We will describe the whole process of deploying Internet access by adding services to your Internet router in the form of DHCP servers, and network address translation. You will be able to touch and feel the whole process by configuring these functions on a Cisco router.
Network Address Translation
The number of IP addresses allocated by the Internet service provider will typically be small. With today’s IP address space, it is impossible to provide a public Internet IP address to all of the devices. So most organizations, if not all, use a private addressing scheme inside of their network and will require network address translation for connectivity to the public network, and that device in the middle would implement the translation and it would translate back for return traffic into the private addressing scheme.
When talking about NAT, it is important to understand the terminology. You will have global and local addresses, global meaning public addresses that make sense out in the public Internet and local addresses which are related to the private addressing. Another concept is that of inside and outside devices. An inside device will be physically located in the internal network, whereas an outside device will be physically located somewhere else.
So you could have an inside device with a local address, but also an inside device with a global address after the device’s packets have been translated by NAT. Another concept is that of address assignments or mappings; they can be static or dynamic: static if manually created or dynamic if dynamically assigned by the NAT device.
Port Address Translation
Outbound traffic that is going toward the Internet typically uses dynamic assignment of public IP addresses. This means that one machine in the inside could be using a certain public address when going out today, but a different address when going out tomorrow. This allows for more flexibility in reusing the public address ranges. However, those public address ranges are typically very small. A lot of times it is only one public address that you can use and that address is already assigned to the public interface of the perimeter device. You will need to reuse that public IP address for all of the internal machines. That is why we have port address translation or PAT.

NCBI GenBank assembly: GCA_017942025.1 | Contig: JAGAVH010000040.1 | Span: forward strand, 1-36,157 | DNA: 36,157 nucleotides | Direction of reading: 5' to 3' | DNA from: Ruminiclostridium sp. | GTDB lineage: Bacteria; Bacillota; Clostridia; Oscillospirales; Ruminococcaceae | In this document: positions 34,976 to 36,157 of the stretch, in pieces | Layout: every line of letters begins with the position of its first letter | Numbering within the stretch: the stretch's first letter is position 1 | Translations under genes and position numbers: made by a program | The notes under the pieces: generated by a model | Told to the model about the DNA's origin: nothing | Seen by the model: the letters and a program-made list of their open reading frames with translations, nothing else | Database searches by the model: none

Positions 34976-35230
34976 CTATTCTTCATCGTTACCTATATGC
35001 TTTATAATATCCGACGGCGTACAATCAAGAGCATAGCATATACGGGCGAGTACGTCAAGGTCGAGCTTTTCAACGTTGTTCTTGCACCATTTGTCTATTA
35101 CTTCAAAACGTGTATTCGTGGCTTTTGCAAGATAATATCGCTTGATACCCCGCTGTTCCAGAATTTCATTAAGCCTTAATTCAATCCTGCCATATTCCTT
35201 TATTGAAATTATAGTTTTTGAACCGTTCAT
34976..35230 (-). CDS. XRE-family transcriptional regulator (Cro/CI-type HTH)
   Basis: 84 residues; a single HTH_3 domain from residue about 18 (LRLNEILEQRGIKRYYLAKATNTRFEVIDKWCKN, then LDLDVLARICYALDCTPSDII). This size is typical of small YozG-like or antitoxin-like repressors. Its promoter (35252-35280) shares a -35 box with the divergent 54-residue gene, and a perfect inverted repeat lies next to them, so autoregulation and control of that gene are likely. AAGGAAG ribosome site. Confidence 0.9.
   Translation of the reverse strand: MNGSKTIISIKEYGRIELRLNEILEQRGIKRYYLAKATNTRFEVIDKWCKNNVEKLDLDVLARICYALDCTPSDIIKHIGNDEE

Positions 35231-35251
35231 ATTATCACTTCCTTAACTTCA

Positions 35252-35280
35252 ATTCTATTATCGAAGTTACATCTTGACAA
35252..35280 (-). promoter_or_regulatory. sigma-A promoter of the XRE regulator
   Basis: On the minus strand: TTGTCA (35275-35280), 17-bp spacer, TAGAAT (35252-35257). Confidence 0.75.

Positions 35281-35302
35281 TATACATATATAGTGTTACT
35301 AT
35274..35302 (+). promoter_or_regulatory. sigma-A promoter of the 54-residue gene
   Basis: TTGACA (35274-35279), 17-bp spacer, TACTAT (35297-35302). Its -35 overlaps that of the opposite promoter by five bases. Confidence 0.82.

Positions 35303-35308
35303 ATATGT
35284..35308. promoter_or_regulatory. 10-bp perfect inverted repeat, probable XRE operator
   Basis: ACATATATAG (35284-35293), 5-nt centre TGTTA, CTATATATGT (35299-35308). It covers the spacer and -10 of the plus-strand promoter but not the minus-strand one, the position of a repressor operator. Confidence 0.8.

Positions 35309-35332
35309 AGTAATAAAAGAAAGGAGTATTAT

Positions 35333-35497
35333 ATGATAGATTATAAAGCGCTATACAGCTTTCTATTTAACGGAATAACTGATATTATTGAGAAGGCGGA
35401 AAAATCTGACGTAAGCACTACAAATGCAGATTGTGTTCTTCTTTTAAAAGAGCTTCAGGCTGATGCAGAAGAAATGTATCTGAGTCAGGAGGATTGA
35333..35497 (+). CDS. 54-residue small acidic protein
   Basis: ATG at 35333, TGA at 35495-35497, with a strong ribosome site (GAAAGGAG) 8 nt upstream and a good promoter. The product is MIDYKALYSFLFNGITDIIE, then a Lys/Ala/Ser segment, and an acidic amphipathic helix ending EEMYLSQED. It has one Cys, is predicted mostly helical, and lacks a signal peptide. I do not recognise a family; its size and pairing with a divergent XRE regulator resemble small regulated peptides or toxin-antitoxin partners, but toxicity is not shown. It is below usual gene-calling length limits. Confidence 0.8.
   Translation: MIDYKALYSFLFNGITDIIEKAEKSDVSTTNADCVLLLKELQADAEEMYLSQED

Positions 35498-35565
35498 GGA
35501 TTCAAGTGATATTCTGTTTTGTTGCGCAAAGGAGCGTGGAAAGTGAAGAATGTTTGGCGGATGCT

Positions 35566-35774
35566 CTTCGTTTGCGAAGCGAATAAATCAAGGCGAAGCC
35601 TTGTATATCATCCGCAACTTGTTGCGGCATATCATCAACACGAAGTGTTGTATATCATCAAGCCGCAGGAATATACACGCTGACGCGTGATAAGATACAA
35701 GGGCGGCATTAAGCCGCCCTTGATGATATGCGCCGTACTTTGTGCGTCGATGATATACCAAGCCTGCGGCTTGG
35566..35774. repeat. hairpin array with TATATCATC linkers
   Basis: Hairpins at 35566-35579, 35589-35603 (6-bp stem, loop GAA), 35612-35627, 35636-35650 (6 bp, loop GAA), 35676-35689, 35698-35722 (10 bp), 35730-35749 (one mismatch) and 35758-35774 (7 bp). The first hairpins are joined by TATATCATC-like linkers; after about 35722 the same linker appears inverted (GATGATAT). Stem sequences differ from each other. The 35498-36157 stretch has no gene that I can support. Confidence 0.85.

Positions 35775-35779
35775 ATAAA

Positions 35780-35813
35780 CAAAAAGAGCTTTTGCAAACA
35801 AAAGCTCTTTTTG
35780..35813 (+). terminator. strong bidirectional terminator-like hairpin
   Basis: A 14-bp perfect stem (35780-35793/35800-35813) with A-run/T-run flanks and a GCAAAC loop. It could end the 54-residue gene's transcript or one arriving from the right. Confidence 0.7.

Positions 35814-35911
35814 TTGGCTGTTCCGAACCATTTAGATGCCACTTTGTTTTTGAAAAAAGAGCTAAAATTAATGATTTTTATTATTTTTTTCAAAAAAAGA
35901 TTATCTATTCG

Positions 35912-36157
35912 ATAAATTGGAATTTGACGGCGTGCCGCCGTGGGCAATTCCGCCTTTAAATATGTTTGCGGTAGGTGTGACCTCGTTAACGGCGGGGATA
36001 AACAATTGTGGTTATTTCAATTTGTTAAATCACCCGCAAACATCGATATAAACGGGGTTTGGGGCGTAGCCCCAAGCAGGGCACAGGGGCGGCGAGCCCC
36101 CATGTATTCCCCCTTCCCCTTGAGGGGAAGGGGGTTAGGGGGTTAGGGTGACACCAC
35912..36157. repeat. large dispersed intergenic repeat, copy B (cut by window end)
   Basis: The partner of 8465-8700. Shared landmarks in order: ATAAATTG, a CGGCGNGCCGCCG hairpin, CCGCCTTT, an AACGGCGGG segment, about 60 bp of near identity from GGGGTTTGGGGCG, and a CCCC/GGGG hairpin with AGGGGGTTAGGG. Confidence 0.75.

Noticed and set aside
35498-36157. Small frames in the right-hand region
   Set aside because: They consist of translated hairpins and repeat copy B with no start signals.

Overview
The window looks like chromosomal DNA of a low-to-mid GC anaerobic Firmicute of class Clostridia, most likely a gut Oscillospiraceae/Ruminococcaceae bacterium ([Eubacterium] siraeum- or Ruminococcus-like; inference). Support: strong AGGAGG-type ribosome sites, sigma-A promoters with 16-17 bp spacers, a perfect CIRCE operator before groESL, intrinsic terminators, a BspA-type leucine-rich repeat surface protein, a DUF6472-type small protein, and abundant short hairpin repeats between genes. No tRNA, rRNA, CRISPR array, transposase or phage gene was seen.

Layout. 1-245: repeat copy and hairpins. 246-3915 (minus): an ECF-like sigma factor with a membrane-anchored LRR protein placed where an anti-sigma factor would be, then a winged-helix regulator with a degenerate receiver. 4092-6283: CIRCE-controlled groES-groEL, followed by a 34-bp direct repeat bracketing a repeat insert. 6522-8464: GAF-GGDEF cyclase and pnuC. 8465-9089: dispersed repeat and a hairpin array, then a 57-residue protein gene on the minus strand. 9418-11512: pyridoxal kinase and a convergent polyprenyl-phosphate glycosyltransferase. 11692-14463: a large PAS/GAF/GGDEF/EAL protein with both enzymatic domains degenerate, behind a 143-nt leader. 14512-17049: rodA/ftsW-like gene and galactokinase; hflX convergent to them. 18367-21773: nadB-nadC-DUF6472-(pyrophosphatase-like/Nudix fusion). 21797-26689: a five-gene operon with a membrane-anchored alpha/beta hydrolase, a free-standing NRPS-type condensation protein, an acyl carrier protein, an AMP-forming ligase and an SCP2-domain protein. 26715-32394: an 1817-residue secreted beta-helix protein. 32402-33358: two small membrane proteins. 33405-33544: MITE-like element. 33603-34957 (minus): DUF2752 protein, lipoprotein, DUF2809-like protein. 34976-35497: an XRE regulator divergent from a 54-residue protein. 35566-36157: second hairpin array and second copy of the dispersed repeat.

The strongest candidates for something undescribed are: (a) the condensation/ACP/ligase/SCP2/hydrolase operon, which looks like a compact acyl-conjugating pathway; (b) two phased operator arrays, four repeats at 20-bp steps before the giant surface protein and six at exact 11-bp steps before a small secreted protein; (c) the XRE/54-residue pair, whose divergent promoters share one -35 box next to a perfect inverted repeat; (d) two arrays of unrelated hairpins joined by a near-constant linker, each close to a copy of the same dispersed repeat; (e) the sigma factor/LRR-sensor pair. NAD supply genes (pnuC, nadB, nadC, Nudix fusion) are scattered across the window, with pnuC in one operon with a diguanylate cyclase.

Multiple private addresses can reuse the same public address as indicated in that NAT table there, but the NAT device will include a port number to the translation. The port number is always different and it will be the tiebreaker to identify which private address is using which instance of the one public address.
Translating Inside Source Address
Here is how it works in a one-to-one translation environment.
The source machine will send a packet with the private address which will hit the NAT device. The NAT device will look up its NAT table and see if there is a static assignment as defined by the administrator. If there is one, it will use it; if there is none, then it will dynamically assign a public address and forward a packet. When the destination replies, the old source address becomes the destination address now; it will eventually hit the NAT device again. In this NAT device, we will look up the NAT table looking for an existing translation. When it finds it, it will simply translate that public address of the destination into a private address. It then forwards a packet back to the original source and this same thing happens for all the packets and all of the senders where each sender will use a different public IP.
Overloading an Inside Global Address
The previous example is not sustainable in an Internet scenario. That is why we need port address translation, sometimes known as NAT overload. The process is the same but now the path device will use an expanded NAT table that will include ports. Notice how the source ports are translated at the NAT device, which will control uniqueness of these ports to be able to know which private addresses are using which instance of the public address.
Since the source ports travel with the packet, return traffic will contain the same information and that is how the PAT device will know who to deliver the packet to.
Configuration and Commands
SDM simply hides the complexity of commands, but it will generate and create those commands and deliver them to the router. Here is a samble configuration with IP NAT overloading, which shpuld be applyed to the router from the image above.
description ### LOCAL LAN ###
ip address 10.1.1.10 255.255.255.0
ip nat inside
description ### Internet ###
ip address 220.127.116.11 255.255.255.0
ip ospf network broadcast
ip nat outside
ip nat inside source list InetNat interface GigabitEthernet0/1 overload
ip access-list extended InetNat
permit ip 10.1.1.0 0.0.0.255 any
You can monitor the operations of NAT and PAT from the router command-line interface by using these commands; show ip nat translation will display each of the inside local IP addresses and their corresponding outside global or public address. If there are static translations, then it will also show and those will not time out; dynamic translations typically disappear after a certain period of inactivity. You can also clear the NAT translations table, if you want to troubleshoot or if you changed the public address range and you want to reset connections and apply the new public range.
Router#sh ip nat translations
Pro Inside global Inside local Outside local Outside global
tcp 18.104.22.168:1086 10.1.1.2:1025 22.214.171.124:11357 126.96.36.199:11357
tcp 188.8.131.52:1049 10.1.1.2:1031 184.108.40.206:6669 220.127.116.11:6669
tcp 18.104.22.168:1546 10.1.1.2:1040 22.214.171.124:34794 126.96.36.199:34794
tcp 188.8.131.52:1721 10.1.1.3:1044 184.108.40.206:61603 220.127.116.11:61603
tcp 18.104.22.168:1175 10.1.1.3:1054 22.214.171.124:6890 126.96.36.199:6890